• Plastic leftover containers seem to magically multiple and it’s pretty common for us to have much more than we can ever use. Sometimes we’ve invested in a set that is easy to match up tops and nests easily but oftentimes there is a mixed bag of different sizes, shapes and styles along with some containers that may have held take-out and plenty with missing lids. Grab yourself a box, bin or basket and empty all of the storage containers out so you can sort through them. Recycle or toss anything that doesn’t have a matching lid or is in good shape. Now evaluate how many containers you really have. How many do you really need for food storage? What else could you use if for some reason you ran short? For instance, you could store a sauce or a soup (cooled down of course) in a ziplock style bag if you didn’t have the right size container. As you go to put the containers back, it’s best to try to corral them in a bin or a basket than to have them all loosey goosey in your cupboard. A lot of cooks are getting away from reheating anything in plastic due to concerns about toxic BPA and are even using glass storage containers. If you’re thinking of converting to glass, just understand that it might take up a bit more space as it can’t nest as easy as plastic does.
• Building an island in your kitchen can be expensive and maybe you don’t always want it to take up that particular space so consider a rolling or fold up cart/island that you can break out when needed. Maybe it can live at the end of a counter and you can roll it near the stove when you need extra flat surface space.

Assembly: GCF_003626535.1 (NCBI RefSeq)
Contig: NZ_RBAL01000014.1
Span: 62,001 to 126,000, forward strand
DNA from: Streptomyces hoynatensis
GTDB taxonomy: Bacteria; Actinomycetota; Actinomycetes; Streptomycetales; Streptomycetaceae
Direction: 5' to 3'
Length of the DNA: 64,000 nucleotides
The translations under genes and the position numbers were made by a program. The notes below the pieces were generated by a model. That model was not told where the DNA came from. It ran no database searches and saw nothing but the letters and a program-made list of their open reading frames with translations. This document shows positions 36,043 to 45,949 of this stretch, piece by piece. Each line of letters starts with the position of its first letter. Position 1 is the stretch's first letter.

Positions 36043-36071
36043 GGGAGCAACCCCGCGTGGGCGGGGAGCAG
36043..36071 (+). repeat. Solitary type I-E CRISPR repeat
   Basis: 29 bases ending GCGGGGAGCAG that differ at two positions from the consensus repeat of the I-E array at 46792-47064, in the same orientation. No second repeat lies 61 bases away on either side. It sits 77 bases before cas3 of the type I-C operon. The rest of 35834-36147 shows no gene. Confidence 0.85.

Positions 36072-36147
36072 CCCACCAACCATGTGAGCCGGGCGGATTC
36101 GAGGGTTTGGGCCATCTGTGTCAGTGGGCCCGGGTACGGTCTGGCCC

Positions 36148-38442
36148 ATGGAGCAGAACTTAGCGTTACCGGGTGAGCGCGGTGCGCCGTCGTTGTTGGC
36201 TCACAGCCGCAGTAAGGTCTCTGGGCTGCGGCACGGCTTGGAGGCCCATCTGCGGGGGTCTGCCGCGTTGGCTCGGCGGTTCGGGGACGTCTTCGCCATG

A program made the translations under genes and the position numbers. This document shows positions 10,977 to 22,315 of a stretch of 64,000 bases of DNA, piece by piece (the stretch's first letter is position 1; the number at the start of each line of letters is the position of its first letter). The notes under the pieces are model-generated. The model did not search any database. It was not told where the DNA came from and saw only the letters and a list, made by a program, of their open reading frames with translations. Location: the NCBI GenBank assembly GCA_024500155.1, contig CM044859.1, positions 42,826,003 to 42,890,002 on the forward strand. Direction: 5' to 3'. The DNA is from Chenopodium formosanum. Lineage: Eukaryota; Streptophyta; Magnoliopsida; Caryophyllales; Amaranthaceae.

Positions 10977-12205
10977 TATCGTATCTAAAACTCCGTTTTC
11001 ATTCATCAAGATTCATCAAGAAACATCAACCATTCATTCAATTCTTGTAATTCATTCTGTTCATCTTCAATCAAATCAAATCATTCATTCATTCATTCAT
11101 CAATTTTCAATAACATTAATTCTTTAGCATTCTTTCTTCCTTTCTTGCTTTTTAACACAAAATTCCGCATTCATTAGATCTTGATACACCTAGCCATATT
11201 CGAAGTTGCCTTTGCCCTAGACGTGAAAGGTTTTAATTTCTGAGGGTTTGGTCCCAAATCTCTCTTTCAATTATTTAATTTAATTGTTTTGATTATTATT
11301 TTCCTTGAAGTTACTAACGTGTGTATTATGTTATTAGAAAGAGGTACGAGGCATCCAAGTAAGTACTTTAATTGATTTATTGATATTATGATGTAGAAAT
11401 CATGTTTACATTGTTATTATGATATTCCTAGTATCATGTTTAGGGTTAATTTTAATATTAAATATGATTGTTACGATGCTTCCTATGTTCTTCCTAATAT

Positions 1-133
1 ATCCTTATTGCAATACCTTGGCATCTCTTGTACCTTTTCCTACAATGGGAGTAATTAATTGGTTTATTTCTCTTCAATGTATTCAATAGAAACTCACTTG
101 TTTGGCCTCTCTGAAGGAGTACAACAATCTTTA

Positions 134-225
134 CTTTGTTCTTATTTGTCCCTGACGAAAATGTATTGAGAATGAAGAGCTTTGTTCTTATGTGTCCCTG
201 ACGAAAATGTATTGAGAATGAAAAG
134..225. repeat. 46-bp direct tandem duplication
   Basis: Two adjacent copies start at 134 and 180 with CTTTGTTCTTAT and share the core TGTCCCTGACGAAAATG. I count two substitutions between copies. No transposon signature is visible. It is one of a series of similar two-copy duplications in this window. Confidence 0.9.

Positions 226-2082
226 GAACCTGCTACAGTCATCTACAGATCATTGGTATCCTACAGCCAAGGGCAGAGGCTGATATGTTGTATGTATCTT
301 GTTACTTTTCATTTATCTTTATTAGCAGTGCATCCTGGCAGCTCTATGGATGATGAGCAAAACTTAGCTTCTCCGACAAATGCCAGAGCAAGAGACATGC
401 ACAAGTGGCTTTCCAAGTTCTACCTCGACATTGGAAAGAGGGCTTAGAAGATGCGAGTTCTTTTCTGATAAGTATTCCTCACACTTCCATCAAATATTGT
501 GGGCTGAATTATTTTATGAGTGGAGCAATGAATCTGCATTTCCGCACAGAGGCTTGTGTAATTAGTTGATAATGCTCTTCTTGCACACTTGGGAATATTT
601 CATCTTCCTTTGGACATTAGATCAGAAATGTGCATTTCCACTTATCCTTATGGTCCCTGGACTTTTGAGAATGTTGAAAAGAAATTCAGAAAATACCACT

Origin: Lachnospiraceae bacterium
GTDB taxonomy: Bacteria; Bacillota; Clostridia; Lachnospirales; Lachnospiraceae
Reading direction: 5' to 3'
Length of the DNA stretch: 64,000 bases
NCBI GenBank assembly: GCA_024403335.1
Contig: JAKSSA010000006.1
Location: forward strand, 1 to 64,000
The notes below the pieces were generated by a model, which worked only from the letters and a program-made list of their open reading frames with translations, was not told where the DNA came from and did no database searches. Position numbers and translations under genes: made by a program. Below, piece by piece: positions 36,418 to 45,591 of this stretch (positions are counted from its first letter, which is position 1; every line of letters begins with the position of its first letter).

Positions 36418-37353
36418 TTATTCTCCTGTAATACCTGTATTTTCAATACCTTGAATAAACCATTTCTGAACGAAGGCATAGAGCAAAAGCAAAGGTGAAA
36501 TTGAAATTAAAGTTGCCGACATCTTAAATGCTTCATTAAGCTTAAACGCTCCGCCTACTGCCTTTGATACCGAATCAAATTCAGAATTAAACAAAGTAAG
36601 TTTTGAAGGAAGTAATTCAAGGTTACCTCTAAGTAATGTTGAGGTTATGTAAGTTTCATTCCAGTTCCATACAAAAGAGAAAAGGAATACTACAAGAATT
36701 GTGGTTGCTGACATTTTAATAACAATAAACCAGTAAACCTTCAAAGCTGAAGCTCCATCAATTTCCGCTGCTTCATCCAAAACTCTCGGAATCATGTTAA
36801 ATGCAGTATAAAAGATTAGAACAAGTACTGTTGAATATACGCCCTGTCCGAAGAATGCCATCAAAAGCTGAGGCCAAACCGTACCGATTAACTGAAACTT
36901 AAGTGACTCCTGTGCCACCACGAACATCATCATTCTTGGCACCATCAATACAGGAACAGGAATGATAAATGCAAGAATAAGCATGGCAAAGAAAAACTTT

• At most home goods/box stores you can find little self-standing shelves that can boost your space in tall cupboards or under shelf storage baskets that attach simply. I like the multi-level shelves for my dishes so I don’t have to lift a whole pile of small sandwich plates off of the dinner plates every time. Be sure to measure your cupboards before shopping. Most of these convenient little shelves or shelf boosters are rubber covered wire, easy to clean and come in different sizes.
• Take the time and consideration to really evaluate before purchasing a small appliance if you have limited space. Sounds like a good idea to dehydrate your own food but those dehydrators are pretty big and if you aren’t putting up food you grow in your garden, is it really worth it? A client’s husband was interested in buying a deep fat fryer and I played devil’s advocate by pointing out that they can be messy, use a lot of oil that then you have to store and smell up even the most ventilated spaces. Since fried food is on most menus at most restaurants, I suggested that he consider enjoying his wings or French fries when the couple goes out to eat and not investing in the uni-tasker appliance that his wife didn’t really want to sacrifice space for.
• Don’t forget cup hooks that can hold more than just coffee mugs under a cupboard. I use them for some frequently used utensils and have used 3M’s Command (self-sticking) hooks on the back of cupboard and closet doors. If you don’t like hanging dish towels off of the handle of the stove, find magnetic hooks so you can hang your towel off of the refrigerator. There are even magnetic based spice storing systems that could be attached to the side of a cupboard.
So with a little attention, you can have your kitchen, small or big, running smoothly and creating healthy, delicious meals without the hassle of disorganization!